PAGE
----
Detailed Information

Clinical outcome of central nervous system metastases from breast cancer: differences in survival depending on systemic treatment

Cited 56 time in Web of Science Cited 66 time in Scopus

Kim, Hee-Jun; Im, Seock-Ah; Keam, Bhumsuk; Kim, Yu-Jung; Han, Sae-Won; Kim, Tae Min; Oh, Do-Youn; Kim, Jee Hyun; Lee, Se-Hoon; Chie, Eui Kyu; Han, Wonshik; Kim, Dong-Wan; Kim, Tae-You; Noh, Dong-Young; Heo, Dae Seog; Park, In Ae; Bang, Yung-Jue; Ha, Sung Whan

Issue Date
Kluwer Academic Publishers
Journal of Neuro-Oncology, Vol.106 No.2, pp.303-313
Central nerve system (CNS) metastases are a feared complication of breast cancer and are associated with poor prognosis. The purpose of this study is to investigate the clinical characteristics of CNS metastases and to clarify the prognostic factors after CNS metastases in breast cancer at a single institution over a long time period. We retrospectively reviewed the medical records of breast cancer patients diagnosed at Seoul National University Hospital from 1981 to 2009 and identified the patients who experienced CNS metastases. We collected the data, including demographics, clinico-pathologic characteristics, dates of diagnosis of original breast cancer and subsequent metastases, and date of death, and correlated the findings with the clinical outcome. A total of 400 patients were identified, of whom 17 (4.3%) were diagnosed with CNS metastases and primary breast cancer concurrently and 383 (95.7%) experienced CNS metastases subsequent to the diagnosis of primary breast cancer. Further, 318 patients (79.5%) had only brain parenchymal metastases, 30 (7.5%) had only leptomeningeal metastases, and 52 (13%) had both. After the diagnosis of CNS metastasis, 170 patients (42.5%) received systemic chemotherapy (CTx) and 143 (35.8%) received CTx after whole brain radiation therapy (WBRT). The patients with good performance status (PS), initial CNS metastasis as recurrence, absence of extracranial metastases, non-visceral extracranial metastases, longer interval from the date of primary breast cancer to the date of CNS metastasis, and CTx after WBRT and gamma-knife surgery (GKS), had better outcomes in univariate analyses. In multivariate analysis, good PS, systemic CTx after WBRT, GKS, and longer interval to CNS metastasis, were independent prognostic factors for overall survival after CNS metastases. Our results suggest that appropriate palliative systemic therapy after WBRT or GKS, and adequate palliative treatment via combined modalities are helpful for breast cancer patients, even after the detection of CNS metastases.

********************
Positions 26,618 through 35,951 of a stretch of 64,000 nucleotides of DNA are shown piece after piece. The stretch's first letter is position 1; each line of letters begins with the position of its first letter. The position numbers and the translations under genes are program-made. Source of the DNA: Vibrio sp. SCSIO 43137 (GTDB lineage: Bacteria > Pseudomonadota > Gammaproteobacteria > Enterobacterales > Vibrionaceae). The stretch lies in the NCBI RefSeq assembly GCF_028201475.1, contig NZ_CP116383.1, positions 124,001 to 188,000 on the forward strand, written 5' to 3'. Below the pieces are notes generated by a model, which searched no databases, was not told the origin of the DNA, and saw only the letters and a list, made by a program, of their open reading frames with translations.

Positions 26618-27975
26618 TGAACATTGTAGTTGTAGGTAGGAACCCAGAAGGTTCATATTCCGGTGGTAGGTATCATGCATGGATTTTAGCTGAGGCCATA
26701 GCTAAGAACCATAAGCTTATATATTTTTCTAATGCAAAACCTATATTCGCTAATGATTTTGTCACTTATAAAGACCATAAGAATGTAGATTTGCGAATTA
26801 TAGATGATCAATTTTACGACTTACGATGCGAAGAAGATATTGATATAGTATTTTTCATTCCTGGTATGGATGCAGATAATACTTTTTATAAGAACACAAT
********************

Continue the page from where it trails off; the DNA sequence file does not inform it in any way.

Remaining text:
Files in This Item:
There are no files associated with this item.
Appears in Collections:

Related Researcher

  • College of Medicine
  • Department of Medicine
Research Area Clinical Medicine


Item View & Download Count

  • mendeley

Items in S-Space are protected by copyright, with all rights reserved, unless otherwise indicated.